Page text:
updated 01:11 pm EST, Sun November 11, 2012
Statement claims China 'pays the most' for IP, software
Amidst the Chinese 18th Communist Party congress, the State Intellectual Property Office head Tian Lipu claims that there is deliberate distortion of the piracy issue in China by the Western media, caused by the country's bad reputation overseas. Despite the claimed mischaracterization he defended the practice, claiming that "Speaking honestly, there is a market. People use and buy pirated goods."
"China's image overseas is very poor. As soon as people hear China they think or piracy and counterfeiting -- Sanlitun, that place in Shanghai, Luohu in Shenzhen. We don't deny, and we are continuing to battle against it," Tian declared.
Tian said that manufacturers like Apple aren't concerned by the issue, and if they were, they wouldn't choose China for manufacture of devices like the iPhone and iPad. "Of the goods made for Apple, most are made in China. Once Apple's brand is added to it and it is exported to the United States its value doubles," he said. "This could only happen because China's intellectual property rights environment sets foreign investors at ease allowing them to come to China to manufacture."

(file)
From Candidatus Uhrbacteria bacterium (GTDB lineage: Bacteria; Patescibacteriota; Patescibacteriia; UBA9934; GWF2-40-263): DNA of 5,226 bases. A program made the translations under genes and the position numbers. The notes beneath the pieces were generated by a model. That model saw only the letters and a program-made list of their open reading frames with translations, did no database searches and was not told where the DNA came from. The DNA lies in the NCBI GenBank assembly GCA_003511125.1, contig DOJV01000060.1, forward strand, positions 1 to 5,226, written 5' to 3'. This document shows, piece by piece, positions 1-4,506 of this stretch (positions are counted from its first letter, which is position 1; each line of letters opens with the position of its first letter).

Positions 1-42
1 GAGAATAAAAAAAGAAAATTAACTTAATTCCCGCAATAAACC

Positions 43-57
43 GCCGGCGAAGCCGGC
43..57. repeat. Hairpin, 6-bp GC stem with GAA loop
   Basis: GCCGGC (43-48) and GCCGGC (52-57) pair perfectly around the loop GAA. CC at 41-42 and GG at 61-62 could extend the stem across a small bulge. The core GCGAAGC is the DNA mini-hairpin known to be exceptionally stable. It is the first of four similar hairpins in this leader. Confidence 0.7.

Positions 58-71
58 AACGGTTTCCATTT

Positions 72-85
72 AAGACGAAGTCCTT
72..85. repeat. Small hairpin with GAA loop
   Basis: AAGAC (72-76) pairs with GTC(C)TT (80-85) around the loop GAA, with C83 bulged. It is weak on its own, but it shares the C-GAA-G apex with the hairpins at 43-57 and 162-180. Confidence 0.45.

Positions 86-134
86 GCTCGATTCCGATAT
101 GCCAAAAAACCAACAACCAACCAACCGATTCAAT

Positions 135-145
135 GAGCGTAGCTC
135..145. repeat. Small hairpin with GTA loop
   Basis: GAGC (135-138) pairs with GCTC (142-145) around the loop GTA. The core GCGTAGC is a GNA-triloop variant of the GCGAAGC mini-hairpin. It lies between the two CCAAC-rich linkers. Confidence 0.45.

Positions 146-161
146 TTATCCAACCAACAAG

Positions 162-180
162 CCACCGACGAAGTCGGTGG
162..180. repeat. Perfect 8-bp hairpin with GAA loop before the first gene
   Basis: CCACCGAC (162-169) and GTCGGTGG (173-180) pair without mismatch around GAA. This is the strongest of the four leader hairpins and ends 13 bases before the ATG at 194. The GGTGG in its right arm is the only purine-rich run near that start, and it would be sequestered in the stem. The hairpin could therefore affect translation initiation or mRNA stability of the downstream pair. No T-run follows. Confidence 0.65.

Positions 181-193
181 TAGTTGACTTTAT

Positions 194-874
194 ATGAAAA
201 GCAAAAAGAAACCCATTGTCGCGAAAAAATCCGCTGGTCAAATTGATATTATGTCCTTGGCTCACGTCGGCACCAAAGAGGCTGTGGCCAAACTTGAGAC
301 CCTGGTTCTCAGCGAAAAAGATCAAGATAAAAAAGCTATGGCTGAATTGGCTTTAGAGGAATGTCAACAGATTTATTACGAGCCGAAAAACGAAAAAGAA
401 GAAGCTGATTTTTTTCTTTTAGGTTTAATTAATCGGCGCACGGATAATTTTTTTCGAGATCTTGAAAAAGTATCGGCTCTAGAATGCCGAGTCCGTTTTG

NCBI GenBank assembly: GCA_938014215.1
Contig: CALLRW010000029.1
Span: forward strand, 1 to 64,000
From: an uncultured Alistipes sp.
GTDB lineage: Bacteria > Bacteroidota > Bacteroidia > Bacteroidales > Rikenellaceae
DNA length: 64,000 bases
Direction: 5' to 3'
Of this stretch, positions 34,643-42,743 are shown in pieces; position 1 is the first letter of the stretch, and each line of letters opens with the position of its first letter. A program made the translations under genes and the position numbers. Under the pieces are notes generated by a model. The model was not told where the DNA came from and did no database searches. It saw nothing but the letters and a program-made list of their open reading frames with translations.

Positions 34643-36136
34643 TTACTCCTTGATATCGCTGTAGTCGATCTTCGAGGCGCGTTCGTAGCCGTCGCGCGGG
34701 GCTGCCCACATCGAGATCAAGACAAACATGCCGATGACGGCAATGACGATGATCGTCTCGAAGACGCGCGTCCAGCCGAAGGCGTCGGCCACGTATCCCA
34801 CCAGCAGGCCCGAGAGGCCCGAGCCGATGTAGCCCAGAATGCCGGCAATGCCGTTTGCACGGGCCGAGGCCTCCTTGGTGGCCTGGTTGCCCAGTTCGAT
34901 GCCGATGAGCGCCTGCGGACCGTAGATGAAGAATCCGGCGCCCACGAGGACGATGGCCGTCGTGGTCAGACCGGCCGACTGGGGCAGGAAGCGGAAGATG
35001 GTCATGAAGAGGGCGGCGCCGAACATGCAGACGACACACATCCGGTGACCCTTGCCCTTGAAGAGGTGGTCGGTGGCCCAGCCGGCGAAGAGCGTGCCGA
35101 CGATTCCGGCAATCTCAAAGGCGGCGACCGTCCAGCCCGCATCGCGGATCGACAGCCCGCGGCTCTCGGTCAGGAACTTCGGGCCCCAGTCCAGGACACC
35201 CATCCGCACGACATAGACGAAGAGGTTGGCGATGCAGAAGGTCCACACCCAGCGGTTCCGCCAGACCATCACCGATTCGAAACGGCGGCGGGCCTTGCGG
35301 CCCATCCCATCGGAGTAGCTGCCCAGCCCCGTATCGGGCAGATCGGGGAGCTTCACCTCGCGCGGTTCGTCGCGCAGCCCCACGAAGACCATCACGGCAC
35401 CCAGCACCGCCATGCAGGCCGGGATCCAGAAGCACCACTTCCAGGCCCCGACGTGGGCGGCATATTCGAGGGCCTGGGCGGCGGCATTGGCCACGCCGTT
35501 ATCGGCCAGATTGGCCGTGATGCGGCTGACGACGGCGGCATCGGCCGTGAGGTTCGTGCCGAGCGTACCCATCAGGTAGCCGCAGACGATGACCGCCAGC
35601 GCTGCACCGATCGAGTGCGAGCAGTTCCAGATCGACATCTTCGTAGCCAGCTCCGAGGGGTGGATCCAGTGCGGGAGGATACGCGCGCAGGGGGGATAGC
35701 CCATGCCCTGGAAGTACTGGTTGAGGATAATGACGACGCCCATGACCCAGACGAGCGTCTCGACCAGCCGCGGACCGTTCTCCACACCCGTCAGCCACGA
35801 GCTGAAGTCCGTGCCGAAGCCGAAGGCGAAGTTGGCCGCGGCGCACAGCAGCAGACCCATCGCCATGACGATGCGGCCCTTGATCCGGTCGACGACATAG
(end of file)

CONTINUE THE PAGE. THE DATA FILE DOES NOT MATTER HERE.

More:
US businesses are wary of Chinese efforts to inhibit piracy. Microsoft and other members of the Business Software Alliance claim that nearly 80 percent of the software installed in China is pirated. The International Intellectual Property Alliance, a group of film, software, and music publishers believe that US businesses lose more than $14 billion a year to software piracy, assuming that an illicitly installed software package equals a lost sale.
Tian doesn't believe the estimated numbers. He says that "China is the world's largest payer for patent rights, for trademark rights, for royalties, and one of the largest for buying real software. We pay the most. People rarely talk about this, but it really is a fact. Our government offices, our banks, our insurance companies, our firms ... the software is all real."